Reading: Matthew 2.1-12
At last it is Christmas. The frantic noise and frenetic rush of Christmas shopping have ceased. The volume of traffic on the roads has decreased as families have gathered and now prepare for the annual celebration.
It was business as usual in Jerusalem. The Roman census was over thankfully. Suspicions that it the real purpose was a much tighter taxation system were well-founded, But the Jews had done it their way -and no doubt messed up the Roman figures in the process! The order had said that each was to go to his own city -which surely meant that the people living in and near Jerusalem were to go to Jerusalem to be enrolled. The people living in and near Bethlehem were to go to Bethlehem. The people living in and near Nazareth were to go to Nazareth ... Taxation had to be handled entirely by local collectors. If taxation was the purpose of the census, what else would the Romans intend by sending each to his own city?
But the Jews had done it their way. If they were to be counted -very grudgingly, if it was for the Romans! -if they were to be counted, it had to be according to tribes and clans and families. Even the Romans had to let the stubborn Jews do it that way! So people had moved all over the country -some may have travelled from other countries -to be counted in the Jewish way – an action that would have caused all sorts of imbalances in the Roman figures, making them almost useless for taxation estimates!
But that was now over and, by and large, people had returned home. In Jerusalem it was business as usual -the sounds of bartering in the market place mingling with the worship in the Temple and the march of Roman boots on cobbled streets. Away from the watchful Roman eye little clusters of Jews would talk together. Visitors gone, there were many things to share. Beyond the gloom of Roman rule, there had been the joy of family reunions, lost time to recapture, news to share ...
And beyond the gloom of Roman rule, there was the Hope of Israel. It was because of this Hope that they had stuck together, refusing assimilation into the various conquering powers – stubbornly standing out as Jews, God's people: It had been a long time since the promises were given, the promises that a Messiah would come – enough time for discouragement and despair. Yet though at tunes the hope burned low, it was never extinguished. Yes, some day he would come – the Messiah, the promised King of Israel! .
It was business as usual in Jerusalem, animals and people mixing on the busy streets. That's how it was when the visitors from the east arrived. Of course, it was not unusual to have visitors in Jerusalem, but some visitors stand out – their dress, their accent, the harness of their camels, but, above all, their request, "Where is the baby who has been born to be King of the Jews? We saw his star when it came up in the east, and we have come to worship him."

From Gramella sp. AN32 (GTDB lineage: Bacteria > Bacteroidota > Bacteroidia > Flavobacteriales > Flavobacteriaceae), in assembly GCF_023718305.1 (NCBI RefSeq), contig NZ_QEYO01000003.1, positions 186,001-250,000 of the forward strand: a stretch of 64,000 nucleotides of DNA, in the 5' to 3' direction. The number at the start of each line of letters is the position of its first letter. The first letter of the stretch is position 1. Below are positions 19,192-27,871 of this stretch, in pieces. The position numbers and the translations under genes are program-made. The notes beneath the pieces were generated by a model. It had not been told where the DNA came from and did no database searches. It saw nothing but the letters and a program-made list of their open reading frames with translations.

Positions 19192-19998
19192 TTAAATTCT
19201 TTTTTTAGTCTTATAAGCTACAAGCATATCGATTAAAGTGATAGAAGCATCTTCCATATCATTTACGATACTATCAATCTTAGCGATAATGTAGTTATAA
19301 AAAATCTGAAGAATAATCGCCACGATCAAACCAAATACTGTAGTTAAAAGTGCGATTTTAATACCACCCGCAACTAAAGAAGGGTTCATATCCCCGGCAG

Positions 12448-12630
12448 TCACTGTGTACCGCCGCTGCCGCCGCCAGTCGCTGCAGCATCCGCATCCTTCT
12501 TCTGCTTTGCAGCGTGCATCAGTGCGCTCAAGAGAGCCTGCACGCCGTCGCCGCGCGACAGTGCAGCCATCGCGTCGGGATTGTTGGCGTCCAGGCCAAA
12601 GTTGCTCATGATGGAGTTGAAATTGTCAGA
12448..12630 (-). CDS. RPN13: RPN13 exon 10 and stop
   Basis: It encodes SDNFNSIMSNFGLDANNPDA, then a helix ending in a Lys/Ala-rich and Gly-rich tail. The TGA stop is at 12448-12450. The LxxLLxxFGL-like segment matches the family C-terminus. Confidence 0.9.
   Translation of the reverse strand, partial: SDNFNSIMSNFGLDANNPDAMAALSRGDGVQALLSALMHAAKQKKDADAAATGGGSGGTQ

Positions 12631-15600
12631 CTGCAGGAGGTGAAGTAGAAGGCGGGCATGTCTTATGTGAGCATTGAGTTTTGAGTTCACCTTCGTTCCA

The people of Jerusalem were upset, disturbed, troubled by the news. Might this be the time? Might this be the promised one, the Hope of Israel at last?
But there was already a king – Herod! A puppet king appointed by the Romans. He came from Idumea – Edom – close enough for the Romans, but ancient enemies of the Jews. And what a cruel, evil king he had been!
One writer has put it this way, "It is not surprising that news of the enquiry made by these astrologers on their arrival should have speedily reached the ears of King Herod, and that he should have been greatly perturbed in consequence, for the last thing in the world that that ill-tempered tyrant could contemplate with composure was the presence of a rival king in Jewry; and even if the inhabitants of Jerusalem did not share his fear of the new-born child, they would certainly be alarmed at the prospect of a fresh exhibition of Herod's anger" (RVGTasker).
There was no baby at the palace. Surely God wouldn't attempt something at a time like this!
Surprisingly, the visitors didn't "pick up" either Herod's fear or the anxiety of the population. Perhaps they had to make use of an interpreter. We are surprised by their naivety and gullibility in the presence of Herod.
We aren't told that they went straight to the palace. Herod picked up the story and immediately called a conference with the chief priests and teachers of the Law. Not just a rival – this must be the Messiah! Gentlemen! I know that you and all the Jewish people eagerly await the time when your God will send the Messiah. Please, can you tell me? Where will this Messiah be born? I would really like to know!
Like to know, would he? So he believes that is why these wise men have come, does he? We're not so sure. We can't afford to have the people all excited by false claims and false claimants – and we have to calm Herod down somehow too! There's no saying what he might be thinking or plotting. Yet, whoever these visitors are, they need the truth -as much of it as we understand. Only in that way will they – and the rest of us – know the meaning of their mission. But is the truth safe in Herod's hands? Yet surely, if God is doing something among us, no one – not even Herod – can block it! How can we be sure of Herod's intentions? He can be so unpredictable and devious, and yet we mustn't play his game. It would be worse to double-cross him! No, we must tell him the truth, as we perceive it. Perhaps that will be the end of the matter. We look forward to the Messiah, even if Herod is up to no good. His interest in this matter isn't good. We can but hope it is the end of the matter.